Monday, September 12, 2011

Getting Possessive about Pronouns

His • Hers • Its • Yours • Mine • Ours • Theirs • Whose

When using a possessive pronoun, there's no need to use an apostrophe. Because of the title of my blog, I see this mistake often. Not that I'm judging--when I'm typing too fast and not paying attention, I often type "me" instead of "my," and I still have to stop and think every time I use who/whom.

So to help me with grammar and usage, there are a few books I always keep on hand:

Merriam-Webster's Collegiate Dictionary: I'm particularly fond of this dictionary as it's specific to American English, is updated often, gives detailed word origins and has plenty of usage variations.

The Associated Press Stylebook and Briefing on Media Law: I have a journalism background, so the AP Stylebook is my constant companion. Some of the rules might seem strange at first, but once you begin to understand that media writing is all about getting to the point in the most direct way, it will become second nature.

MLA Handbook for Writers of Research Papers: Lucky for me, I also have a strong background in academic writing. I learned to love this book and its straightforward guidelines for writing. It's also the best resource for citations ever written.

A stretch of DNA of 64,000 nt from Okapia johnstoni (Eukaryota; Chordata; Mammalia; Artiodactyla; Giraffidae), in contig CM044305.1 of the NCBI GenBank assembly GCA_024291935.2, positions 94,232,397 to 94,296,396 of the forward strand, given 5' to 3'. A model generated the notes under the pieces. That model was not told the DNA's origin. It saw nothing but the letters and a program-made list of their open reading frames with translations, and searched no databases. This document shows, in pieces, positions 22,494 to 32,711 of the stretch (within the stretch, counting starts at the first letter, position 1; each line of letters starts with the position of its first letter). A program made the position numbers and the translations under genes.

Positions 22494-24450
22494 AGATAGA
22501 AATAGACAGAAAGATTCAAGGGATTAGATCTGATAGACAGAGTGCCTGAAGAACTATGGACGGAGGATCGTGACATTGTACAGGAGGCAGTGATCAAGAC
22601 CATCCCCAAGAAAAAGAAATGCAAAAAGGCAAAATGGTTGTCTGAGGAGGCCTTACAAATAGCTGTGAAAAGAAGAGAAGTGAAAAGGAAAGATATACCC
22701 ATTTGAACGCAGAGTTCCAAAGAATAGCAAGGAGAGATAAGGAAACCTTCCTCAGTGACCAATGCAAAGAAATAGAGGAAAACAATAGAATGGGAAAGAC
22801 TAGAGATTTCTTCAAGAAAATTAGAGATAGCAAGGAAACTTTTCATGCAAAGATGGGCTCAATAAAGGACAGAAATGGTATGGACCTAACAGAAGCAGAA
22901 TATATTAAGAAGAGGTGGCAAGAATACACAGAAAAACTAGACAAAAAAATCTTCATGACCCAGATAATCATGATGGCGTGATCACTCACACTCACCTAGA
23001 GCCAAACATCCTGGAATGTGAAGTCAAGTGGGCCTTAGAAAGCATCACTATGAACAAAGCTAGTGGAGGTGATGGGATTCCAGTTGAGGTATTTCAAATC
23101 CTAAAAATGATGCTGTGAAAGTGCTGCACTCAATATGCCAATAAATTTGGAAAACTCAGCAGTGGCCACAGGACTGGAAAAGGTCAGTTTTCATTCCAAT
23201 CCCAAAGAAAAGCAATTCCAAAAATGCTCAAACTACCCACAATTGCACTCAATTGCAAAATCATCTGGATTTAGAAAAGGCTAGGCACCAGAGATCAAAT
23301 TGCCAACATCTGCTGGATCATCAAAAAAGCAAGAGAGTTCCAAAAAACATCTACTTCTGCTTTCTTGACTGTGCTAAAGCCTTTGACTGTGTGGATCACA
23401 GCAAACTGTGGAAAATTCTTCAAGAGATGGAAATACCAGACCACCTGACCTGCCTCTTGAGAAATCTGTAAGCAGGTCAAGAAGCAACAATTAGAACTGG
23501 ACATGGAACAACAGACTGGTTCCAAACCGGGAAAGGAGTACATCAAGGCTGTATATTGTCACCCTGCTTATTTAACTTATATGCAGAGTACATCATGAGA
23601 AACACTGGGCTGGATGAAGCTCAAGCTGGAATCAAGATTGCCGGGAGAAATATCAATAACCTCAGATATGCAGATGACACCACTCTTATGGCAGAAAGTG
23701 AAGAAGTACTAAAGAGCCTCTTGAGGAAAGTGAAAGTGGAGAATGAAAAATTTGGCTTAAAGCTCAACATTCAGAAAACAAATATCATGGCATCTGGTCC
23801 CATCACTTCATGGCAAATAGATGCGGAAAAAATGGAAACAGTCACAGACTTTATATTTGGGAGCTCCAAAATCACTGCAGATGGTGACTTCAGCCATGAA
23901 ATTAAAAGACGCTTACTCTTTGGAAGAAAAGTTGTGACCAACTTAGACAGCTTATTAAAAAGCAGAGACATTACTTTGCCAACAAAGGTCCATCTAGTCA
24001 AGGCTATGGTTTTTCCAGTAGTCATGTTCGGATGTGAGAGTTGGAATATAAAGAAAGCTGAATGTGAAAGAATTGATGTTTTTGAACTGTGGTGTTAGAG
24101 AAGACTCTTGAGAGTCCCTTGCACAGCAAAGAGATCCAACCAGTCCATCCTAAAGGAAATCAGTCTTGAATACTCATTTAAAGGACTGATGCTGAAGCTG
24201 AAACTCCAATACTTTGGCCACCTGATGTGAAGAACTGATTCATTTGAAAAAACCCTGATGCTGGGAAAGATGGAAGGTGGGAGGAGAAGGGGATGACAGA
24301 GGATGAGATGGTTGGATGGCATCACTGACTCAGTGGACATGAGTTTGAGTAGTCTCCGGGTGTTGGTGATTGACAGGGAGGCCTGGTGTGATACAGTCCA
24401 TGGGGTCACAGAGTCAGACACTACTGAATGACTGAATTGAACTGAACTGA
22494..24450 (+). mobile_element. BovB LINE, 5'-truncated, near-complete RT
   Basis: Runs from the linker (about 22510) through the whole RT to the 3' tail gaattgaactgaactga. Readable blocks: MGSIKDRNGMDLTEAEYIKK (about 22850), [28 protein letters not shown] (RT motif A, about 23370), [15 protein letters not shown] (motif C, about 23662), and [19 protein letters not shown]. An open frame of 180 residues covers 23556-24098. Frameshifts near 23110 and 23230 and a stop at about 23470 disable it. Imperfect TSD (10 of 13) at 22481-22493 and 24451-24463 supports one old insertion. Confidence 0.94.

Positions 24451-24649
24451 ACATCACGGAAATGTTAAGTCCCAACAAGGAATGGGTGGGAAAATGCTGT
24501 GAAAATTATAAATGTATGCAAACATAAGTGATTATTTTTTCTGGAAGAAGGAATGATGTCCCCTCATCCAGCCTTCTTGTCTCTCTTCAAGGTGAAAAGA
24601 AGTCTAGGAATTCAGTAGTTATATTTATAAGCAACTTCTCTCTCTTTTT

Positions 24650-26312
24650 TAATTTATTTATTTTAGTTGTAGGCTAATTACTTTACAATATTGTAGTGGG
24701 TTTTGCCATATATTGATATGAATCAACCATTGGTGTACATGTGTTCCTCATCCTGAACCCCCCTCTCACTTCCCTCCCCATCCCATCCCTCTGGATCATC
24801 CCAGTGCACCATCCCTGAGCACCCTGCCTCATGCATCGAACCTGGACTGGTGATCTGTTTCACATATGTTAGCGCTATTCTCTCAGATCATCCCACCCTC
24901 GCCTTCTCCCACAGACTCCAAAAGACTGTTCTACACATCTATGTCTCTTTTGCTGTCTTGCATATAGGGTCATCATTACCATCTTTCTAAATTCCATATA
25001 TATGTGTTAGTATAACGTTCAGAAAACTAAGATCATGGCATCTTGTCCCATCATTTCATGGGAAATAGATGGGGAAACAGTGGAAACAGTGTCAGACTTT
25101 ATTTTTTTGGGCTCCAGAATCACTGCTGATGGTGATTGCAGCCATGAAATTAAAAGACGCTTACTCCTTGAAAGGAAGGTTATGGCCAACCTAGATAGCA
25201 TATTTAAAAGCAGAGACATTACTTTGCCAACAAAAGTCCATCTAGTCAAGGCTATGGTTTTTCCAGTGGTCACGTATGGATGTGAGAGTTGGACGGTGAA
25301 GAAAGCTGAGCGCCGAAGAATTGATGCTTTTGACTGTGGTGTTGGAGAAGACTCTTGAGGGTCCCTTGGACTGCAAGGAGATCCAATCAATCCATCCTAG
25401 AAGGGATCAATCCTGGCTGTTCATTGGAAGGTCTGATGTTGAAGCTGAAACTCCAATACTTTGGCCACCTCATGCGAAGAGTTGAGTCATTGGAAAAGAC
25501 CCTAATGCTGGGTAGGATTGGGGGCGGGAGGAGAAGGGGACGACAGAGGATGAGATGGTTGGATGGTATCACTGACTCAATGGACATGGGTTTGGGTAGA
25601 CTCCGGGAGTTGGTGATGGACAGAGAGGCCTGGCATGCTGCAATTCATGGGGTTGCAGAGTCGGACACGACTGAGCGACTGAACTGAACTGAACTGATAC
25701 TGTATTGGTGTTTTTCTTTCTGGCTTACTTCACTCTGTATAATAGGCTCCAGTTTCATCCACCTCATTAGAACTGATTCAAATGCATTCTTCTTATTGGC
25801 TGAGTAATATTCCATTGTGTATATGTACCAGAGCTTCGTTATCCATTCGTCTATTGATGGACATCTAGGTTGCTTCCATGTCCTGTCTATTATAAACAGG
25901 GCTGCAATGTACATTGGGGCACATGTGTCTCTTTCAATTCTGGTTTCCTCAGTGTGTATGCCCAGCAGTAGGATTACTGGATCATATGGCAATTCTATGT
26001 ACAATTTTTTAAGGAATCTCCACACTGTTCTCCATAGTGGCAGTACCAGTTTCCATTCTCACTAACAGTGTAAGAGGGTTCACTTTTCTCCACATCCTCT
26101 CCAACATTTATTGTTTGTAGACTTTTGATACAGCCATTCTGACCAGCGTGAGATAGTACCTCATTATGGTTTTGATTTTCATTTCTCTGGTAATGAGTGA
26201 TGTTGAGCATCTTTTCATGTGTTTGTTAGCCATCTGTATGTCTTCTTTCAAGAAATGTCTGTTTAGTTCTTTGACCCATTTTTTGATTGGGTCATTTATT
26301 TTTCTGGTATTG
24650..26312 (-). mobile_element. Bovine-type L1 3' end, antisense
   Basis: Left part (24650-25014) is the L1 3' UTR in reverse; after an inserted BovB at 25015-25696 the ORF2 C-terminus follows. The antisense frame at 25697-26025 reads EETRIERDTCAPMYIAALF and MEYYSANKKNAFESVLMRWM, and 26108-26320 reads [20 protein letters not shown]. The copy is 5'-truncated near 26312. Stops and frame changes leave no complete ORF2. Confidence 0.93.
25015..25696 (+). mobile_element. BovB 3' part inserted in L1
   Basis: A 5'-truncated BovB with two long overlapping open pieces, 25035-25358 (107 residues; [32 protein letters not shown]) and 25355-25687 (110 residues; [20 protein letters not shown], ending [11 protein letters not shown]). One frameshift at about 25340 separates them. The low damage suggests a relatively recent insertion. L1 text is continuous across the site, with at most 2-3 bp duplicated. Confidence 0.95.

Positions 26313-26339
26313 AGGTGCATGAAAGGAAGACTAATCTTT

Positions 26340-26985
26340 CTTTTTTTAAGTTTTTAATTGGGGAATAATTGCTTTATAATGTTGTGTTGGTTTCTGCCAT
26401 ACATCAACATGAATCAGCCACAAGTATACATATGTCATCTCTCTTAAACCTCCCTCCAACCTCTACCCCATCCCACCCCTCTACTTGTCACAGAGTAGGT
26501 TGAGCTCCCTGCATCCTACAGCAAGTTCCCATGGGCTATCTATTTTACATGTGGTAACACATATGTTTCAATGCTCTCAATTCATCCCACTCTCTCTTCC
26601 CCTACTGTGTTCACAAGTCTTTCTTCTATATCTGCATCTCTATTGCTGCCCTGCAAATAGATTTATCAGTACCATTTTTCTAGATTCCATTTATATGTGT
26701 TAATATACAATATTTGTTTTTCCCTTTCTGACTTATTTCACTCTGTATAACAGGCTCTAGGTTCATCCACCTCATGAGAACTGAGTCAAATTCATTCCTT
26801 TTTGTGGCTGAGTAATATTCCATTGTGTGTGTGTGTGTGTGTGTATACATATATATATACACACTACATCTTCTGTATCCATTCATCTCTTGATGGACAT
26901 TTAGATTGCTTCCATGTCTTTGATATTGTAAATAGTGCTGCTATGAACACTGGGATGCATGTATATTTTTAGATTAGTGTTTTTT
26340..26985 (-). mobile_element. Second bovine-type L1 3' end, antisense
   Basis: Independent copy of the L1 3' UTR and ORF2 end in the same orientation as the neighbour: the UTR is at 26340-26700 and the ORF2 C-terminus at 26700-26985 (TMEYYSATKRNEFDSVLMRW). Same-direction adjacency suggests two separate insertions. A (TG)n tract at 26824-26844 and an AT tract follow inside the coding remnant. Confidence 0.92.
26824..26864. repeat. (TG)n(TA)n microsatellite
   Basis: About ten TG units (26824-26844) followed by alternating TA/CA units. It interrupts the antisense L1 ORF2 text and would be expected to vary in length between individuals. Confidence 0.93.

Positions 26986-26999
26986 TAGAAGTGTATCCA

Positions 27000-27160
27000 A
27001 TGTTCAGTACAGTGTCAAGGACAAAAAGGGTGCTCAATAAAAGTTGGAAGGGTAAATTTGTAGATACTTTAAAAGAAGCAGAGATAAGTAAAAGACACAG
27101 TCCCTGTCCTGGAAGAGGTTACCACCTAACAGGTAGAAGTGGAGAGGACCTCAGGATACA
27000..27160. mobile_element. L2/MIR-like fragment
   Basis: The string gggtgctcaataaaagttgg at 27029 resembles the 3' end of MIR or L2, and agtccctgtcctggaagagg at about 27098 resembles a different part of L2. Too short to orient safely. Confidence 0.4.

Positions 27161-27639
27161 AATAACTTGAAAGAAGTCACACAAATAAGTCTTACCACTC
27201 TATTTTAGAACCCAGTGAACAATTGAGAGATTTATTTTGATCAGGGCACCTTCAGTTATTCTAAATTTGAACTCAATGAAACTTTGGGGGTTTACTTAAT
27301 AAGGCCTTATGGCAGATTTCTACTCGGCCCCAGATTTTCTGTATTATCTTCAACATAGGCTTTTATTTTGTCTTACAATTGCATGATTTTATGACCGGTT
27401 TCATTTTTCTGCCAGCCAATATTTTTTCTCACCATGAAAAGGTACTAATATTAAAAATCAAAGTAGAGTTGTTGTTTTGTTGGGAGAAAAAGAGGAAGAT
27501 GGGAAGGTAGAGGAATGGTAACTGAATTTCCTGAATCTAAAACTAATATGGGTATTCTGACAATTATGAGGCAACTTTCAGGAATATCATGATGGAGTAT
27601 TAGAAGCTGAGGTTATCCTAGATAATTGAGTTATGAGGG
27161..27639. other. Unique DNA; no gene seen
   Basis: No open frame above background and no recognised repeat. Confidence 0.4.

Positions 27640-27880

The Chicago Manual of Style: With not much experience in technical writing, I probably use this one the least often. But with the influx of web-based publishing, this book will become more and more important to professional writers.

When Words Collide: A Media Writer's Guide to Grammar and Style by Lauren Kessler: I don't know what to say about this book other than it's brilliant.

The Elements of Style by William Strunk and E.B. White: This is the definitive grammar and style reference book for journalists. Everything I know about writing for papers I learned from Strunk and White. And thanks to this amazing book I read by White as a kid (Charlotte's Web anyone?) I tend to trust them for my fiction writing as well.

Plain English Handbook by Martyn J. Walsh: I know I'm kicking it old school with this one, but I haven't found another grammar books that is so practical, well organized and easy to understand. This book saved me more times than I can count during high school and college English classes.

Don't depend on Wikipedia to answer all of your grammatical questions--it might help when you're in a bind, but it's not always accurate and clear. Keep in mind that grammar and style rules are constantly changing, so update your reference books often. While sentimental attachment comforts the soul, it won't do much for your writing.

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